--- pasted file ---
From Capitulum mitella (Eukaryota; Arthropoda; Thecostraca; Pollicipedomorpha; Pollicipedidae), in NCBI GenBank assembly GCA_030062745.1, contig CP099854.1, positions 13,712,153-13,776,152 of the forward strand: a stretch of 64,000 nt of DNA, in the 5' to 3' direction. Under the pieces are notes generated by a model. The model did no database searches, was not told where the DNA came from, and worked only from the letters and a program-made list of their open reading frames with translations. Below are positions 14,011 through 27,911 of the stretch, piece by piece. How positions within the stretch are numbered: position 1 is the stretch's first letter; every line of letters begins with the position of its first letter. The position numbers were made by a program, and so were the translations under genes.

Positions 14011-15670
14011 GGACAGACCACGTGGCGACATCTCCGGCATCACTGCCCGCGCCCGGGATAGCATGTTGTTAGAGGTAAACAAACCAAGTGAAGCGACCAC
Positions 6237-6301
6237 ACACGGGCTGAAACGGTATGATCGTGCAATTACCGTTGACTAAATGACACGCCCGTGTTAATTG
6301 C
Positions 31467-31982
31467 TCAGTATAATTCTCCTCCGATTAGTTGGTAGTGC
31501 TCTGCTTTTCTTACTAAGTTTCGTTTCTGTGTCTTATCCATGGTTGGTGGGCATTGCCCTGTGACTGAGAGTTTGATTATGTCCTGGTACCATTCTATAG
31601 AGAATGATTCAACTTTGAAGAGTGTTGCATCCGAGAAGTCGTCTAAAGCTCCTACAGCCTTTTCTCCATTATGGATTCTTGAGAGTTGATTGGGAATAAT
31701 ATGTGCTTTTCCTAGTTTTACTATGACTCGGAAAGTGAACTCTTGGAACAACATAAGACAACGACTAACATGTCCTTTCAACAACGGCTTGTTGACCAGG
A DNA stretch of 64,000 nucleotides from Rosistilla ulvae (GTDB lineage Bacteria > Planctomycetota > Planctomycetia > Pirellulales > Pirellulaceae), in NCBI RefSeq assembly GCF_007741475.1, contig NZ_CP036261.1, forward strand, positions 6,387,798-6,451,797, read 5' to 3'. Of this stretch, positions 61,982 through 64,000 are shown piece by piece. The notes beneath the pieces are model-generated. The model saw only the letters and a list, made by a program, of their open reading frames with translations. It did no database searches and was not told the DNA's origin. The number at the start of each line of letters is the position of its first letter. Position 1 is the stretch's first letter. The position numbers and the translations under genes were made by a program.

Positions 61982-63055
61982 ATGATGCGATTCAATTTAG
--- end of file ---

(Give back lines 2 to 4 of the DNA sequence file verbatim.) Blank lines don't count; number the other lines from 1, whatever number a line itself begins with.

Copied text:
Positions 14011-15670
14011 GGACAGACCACGTGGCGACATCTCCGGCATCACTGCCCGCGCCCGGGATAGCATGTTGTTAGAGGTAAACAAACCAAGTGAAGCGACCAC
Positions 6237-6301